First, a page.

http://science.sciencemag.org/content/362/6418/1052 (rest behind paywall)

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Witness
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Re: Amusing Science

Post by Witness » Tue Dec 18, 2018 2:21 am


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Re: Amusing Science

Post by Witness » Thu Dec 20, 2018 1:19 am

↑ Going slightly farther back in time, the cosmic origins of the elements:

Image
https://commons.wikimedia.org/wiki/File ... _table.svg

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Anaxagoras
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Re: Amusing Science

Post by Anaxagoras » Thu Dec 20, 2018 1:58 am

Witness wrote:
Thu Dec 20, 2018 1:19 am
↑ Going slightly farther back in time, the cosmic origins of the elements:

Image
https://commons.wikimedia.org/wiki/File ... _table.svg
It's amazing to me if you stop to think about what sorts of calculations would be necessary to figure all of this stuff out. Completely beyond me.

But like, they can predict what kinds of elements would be created inside a nova or a supernova, or an exploding white dwarf, or two neutron stars colliding. :notsure:
A fool thinks himself to be wise, but a wise man knows himself to be a fool.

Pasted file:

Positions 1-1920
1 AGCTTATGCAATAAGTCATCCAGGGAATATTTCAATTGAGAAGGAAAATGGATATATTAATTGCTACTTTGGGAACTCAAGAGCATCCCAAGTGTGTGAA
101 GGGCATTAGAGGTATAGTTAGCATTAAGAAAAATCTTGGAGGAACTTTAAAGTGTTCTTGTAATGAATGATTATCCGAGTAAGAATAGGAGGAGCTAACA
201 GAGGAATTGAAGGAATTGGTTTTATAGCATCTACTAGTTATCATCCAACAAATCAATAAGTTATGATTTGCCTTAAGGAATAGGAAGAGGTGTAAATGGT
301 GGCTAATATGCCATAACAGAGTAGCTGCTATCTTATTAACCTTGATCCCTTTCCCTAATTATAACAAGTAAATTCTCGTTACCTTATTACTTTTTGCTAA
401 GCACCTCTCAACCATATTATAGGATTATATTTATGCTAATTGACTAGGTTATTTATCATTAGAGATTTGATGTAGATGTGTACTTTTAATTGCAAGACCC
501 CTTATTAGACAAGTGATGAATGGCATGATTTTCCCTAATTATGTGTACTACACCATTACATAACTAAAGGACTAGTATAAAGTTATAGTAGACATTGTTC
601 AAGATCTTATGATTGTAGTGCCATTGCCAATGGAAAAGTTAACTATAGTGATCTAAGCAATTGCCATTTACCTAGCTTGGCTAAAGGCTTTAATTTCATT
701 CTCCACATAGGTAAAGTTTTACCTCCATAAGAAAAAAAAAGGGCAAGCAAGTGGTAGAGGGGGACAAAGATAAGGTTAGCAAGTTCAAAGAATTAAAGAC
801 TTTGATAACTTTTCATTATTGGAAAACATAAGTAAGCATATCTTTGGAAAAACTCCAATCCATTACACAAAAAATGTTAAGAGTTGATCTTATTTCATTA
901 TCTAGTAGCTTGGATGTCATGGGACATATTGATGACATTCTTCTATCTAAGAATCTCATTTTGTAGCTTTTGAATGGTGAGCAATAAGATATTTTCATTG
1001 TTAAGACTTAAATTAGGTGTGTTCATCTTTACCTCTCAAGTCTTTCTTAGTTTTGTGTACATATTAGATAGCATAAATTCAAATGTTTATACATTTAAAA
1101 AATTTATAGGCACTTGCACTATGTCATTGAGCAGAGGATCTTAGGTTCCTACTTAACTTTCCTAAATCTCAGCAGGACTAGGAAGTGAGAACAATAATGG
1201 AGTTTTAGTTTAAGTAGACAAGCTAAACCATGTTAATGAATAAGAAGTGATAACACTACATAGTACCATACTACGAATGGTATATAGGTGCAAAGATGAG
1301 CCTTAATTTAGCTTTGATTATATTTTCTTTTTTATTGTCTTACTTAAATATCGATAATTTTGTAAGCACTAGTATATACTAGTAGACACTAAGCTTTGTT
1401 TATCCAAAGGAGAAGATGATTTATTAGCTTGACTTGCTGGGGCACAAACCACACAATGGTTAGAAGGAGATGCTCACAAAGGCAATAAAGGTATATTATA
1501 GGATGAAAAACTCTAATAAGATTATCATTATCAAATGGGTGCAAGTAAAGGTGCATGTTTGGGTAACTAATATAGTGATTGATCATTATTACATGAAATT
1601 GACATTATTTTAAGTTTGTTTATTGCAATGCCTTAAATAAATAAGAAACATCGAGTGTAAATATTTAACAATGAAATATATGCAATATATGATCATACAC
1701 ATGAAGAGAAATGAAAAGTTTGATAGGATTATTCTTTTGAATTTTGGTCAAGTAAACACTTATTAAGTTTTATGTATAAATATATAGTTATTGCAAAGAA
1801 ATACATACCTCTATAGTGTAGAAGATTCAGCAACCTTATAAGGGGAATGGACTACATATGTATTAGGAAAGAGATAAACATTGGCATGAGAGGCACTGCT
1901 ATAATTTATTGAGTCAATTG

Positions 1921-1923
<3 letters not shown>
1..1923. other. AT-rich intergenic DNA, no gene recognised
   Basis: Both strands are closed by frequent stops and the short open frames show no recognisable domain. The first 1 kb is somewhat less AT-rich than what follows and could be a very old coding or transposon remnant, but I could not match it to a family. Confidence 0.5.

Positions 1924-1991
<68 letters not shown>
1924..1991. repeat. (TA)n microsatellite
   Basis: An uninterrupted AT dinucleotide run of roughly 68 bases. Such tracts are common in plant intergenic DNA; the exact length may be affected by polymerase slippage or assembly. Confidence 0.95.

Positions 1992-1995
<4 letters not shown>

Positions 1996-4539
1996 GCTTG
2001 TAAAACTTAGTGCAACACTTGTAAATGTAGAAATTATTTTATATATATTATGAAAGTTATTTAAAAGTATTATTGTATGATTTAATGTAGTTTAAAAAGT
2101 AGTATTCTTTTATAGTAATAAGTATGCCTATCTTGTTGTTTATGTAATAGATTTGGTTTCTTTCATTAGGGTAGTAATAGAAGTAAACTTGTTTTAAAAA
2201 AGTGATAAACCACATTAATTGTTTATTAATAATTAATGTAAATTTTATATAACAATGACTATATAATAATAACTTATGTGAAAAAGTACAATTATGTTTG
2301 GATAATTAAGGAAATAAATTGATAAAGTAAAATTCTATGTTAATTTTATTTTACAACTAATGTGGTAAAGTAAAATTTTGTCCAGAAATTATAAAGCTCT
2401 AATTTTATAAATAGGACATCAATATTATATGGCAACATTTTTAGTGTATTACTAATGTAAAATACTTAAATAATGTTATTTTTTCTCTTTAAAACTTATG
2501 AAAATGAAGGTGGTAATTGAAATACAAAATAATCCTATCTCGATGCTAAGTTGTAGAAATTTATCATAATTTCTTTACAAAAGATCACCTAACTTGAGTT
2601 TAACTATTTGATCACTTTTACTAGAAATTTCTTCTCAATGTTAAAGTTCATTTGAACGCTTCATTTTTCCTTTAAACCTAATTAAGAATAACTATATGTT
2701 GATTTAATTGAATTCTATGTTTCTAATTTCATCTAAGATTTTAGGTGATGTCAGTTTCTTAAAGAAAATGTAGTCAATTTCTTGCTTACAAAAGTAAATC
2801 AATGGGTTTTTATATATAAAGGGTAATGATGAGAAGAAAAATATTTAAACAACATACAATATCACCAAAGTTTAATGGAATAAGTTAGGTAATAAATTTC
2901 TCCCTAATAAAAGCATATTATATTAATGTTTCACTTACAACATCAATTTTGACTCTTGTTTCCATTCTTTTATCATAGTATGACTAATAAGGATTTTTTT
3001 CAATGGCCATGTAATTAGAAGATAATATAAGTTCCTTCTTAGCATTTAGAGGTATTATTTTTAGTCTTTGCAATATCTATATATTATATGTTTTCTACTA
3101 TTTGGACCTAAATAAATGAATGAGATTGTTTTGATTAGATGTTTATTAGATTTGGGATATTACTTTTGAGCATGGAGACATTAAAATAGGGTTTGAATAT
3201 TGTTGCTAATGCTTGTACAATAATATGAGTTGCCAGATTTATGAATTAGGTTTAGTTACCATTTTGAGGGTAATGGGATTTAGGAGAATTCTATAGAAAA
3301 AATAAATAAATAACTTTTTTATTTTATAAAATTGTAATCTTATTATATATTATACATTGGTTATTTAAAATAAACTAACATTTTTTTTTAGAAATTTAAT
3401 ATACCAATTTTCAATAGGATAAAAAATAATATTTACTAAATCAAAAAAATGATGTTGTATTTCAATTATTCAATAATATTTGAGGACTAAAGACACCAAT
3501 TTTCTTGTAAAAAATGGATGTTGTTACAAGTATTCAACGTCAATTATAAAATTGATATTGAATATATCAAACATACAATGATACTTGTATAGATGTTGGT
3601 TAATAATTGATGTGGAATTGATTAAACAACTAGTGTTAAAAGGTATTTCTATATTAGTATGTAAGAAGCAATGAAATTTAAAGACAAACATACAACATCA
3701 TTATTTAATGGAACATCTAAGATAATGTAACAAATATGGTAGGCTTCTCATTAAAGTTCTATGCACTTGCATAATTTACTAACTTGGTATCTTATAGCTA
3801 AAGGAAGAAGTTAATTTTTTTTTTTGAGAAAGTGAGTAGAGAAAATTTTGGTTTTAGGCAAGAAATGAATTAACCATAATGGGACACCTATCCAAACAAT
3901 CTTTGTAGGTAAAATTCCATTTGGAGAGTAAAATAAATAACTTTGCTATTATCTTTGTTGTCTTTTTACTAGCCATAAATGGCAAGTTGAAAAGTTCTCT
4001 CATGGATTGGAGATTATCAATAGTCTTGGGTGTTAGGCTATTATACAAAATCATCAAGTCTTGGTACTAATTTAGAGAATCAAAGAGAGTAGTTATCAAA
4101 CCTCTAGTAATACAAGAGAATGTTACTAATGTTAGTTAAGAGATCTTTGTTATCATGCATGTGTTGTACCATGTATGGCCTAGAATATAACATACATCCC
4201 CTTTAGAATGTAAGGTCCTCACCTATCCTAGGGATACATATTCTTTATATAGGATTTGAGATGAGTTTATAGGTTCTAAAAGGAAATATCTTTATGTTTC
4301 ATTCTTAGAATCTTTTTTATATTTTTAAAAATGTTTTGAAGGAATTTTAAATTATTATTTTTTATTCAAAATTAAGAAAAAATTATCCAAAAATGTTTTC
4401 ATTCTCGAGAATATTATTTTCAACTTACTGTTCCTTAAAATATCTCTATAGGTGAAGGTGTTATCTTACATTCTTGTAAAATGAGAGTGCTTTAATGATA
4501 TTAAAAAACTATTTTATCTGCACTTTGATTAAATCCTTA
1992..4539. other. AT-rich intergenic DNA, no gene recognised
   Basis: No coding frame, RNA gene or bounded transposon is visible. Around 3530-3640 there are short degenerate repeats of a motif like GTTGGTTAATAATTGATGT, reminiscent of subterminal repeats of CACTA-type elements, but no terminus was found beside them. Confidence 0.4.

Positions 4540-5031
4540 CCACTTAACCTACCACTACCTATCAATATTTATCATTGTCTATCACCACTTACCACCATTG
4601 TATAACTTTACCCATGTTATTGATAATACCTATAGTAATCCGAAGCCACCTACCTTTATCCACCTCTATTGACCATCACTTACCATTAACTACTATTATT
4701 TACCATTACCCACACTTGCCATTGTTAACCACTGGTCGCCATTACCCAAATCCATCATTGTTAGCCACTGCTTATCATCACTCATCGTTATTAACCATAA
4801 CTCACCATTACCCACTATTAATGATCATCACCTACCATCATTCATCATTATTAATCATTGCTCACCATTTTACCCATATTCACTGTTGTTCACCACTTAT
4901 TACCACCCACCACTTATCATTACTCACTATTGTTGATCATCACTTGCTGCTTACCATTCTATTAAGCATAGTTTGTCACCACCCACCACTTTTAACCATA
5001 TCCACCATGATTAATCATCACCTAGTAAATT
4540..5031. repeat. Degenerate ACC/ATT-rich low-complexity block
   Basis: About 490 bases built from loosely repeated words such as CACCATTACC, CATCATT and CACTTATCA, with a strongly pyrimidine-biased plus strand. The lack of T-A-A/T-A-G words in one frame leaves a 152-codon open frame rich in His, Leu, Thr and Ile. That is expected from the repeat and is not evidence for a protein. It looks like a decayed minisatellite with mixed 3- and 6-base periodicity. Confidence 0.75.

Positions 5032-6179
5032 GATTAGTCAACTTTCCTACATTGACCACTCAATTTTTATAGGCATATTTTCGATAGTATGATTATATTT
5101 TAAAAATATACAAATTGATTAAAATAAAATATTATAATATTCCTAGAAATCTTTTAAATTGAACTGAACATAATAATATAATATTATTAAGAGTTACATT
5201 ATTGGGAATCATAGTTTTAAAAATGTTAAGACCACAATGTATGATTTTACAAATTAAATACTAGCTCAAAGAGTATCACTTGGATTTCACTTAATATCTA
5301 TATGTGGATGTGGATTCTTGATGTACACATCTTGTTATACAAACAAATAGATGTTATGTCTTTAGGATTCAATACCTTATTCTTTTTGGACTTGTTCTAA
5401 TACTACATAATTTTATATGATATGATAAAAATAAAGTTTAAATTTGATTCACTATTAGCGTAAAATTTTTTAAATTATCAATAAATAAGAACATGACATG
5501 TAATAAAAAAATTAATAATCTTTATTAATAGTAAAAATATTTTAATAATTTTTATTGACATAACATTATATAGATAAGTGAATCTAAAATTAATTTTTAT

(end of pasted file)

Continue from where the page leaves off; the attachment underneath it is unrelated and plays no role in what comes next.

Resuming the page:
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Witness
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Re: Amusing Science

Post by Witness » Thu Dec 20, 2018 2:05 am

Or the Big Bang. Gamow did that quite some time ago.

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Bruce
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Re: Amusing Science

Post by Bruce » Thu Dec 20, 2018 3:36 am

The formation of hydrogen was an amazing cosmological balancing act. If things had leaned one way, then there would have been no matter at all, just expanding energy. If things had leaned the other way, then the big bang would have collapsed back into a singularity. Di-atomic hydrogen just happens to be the perfect balance between attractive and repulsive forces. Just enough repulsion between the two protons to keep them from slamming into one another, and just enough attraction between the protons and electrons to keep them from flying apart.

That reminds me.....my 20 year anniversary is tomorrow. I suppose I better pick up something for Mrs Bruce on the way home. :shock: